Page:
‘Frozen’ Becomes Biggest Animated Film Ever at Worldwide Box Office

Disney’s tale of two sisters skates past “Toy Story 3” with $1.07 billion

Disney’s “Frozen” became the highest grossing animated film of all time this weekend.

With $1.072 billion worldwide, it passed the $1.063 billion that “Toy Story 3” ran up in 2010 and also entered the list of the top 10 biggest films of all time. Walt Disney Studios’ seventh billion-dollar release, “Frozen” has earned an estimated $398.4 million at the domestic box office and $674 million internationally.

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The Academy Award winner for Best Animated Feature, “Frozen” is the first billion-dollar film for Walt Disney Animation Studios. It opened wide domestically on Nov. 27, 2013, posting the No. 1 all-time Thanksgiving debut ($93.6 million over five days) It remained in the top 10 films at the domestic box office for 16 consecutive weeks, the longest run by any film since 2002.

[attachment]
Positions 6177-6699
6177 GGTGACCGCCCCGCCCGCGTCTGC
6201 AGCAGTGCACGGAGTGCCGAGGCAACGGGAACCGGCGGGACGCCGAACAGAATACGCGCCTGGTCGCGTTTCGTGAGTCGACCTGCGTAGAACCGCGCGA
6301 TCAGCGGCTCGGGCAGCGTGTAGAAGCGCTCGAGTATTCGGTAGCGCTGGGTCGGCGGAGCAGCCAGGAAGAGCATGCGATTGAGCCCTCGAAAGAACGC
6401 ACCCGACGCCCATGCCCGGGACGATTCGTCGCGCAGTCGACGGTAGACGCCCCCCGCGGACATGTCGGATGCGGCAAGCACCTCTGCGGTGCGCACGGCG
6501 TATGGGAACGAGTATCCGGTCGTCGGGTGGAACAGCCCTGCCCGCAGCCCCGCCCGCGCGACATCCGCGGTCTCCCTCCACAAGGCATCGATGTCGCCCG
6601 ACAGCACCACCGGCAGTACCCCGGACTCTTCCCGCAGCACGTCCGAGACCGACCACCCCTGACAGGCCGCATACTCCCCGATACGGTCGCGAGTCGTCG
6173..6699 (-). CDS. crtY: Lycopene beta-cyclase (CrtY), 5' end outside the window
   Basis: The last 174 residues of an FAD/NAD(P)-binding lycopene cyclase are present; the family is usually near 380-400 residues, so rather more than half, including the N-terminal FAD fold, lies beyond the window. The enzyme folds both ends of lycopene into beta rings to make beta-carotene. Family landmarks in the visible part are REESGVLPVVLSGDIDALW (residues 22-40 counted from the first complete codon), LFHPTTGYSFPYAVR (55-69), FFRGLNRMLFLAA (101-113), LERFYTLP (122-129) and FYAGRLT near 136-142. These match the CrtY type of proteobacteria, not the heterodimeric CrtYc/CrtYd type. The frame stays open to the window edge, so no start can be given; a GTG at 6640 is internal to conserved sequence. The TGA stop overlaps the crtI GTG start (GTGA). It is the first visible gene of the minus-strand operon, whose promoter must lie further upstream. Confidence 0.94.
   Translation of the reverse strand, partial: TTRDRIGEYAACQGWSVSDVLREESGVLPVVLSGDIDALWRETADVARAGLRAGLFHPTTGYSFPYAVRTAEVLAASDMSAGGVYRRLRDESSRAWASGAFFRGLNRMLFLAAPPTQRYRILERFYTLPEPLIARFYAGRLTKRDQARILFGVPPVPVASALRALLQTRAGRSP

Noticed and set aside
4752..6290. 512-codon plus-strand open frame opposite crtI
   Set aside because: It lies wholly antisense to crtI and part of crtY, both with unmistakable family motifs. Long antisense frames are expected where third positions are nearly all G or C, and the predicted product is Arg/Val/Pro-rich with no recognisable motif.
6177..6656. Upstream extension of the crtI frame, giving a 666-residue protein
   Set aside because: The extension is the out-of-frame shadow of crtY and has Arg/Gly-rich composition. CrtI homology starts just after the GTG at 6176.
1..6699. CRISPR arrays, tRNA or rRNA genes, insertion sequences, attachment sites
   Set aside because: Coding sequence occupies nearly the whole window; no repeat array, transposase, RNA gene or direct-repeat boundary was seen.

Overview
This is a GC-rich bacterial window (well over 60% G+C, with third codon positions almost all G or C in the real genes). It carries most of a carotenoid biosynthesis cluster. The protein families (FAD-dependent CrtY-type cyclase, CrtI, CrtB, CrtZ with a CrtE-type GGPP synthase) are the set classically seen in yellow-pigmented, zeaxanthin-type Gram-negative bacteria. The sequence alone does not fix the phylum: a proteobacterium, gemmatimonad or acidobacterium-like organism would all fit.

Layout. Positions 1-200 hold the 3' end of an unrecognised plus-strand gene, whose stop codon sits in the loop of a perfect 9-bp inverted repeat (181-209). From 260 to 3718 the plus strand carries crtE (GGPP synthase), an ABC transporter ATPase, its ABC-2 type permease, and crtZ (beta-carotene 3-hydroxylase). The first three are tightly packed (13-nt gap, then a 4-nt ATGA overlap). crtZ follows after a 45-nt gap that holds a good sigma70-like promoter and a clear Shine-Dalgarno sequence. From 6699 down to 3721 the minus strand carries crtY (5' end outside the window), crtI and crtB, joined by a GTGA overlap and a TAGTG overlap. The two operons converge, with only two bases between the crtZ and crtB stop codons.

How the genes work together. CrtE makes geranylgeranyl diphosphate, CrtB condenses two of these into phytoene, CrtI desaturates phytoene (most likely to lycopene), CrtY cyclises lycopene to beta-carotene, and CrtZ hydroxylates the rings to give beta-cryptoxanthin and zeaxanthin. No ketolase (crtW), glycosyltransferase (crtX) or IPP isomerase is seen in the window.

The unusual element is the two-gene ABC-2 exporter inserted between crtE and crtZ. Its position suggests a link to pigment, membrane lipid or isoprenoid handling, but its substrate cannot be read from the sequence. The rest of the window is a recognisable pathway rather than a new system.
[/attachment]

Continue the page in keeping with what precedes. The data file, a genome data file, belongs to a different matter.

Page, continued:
Internationally, “Frozen” is the biggest Disney or Pixar animated film of all time in 27 territories, including Russia, China, and Brazil.

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With original songs from Kristen Anderson-Lopez and Robert Lopez, and an original score by Christophe Beck, “Frozen” is directed by Chris Buck and Jennifer Lee, written by Jennifer Lee, and produced by Peter Del Vecho. It features the voice talents of Kristen Bell, Idina Menzel, Jonathan Groff, and Josh Gad.

“Frozen” has produced a blizzard of records.

Released on digital Feb. 25 and on disc March 18, “Frozen” is the fastest-selling digital release ever and sold over 3.2 million Blu-ray and DVD units in its first day, putting it on track to be one of the biggest home entertainment sellers in a decade.

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The “Frozen” soundtrack returned to the top spot on the Billboard 200 album chart last week for a seventh time with more than 1.6 million copies and more than 5 million individual tracks sold. The album has also held the No. 1 position for five nonconsecutive weeks at Spotify and is approaching 110 million streams worldwide.

The Oscar-winning song “Let It Go” has sold over 2.6 million copies, and the film clip of the song has been viewed over 160 million times on YouTube.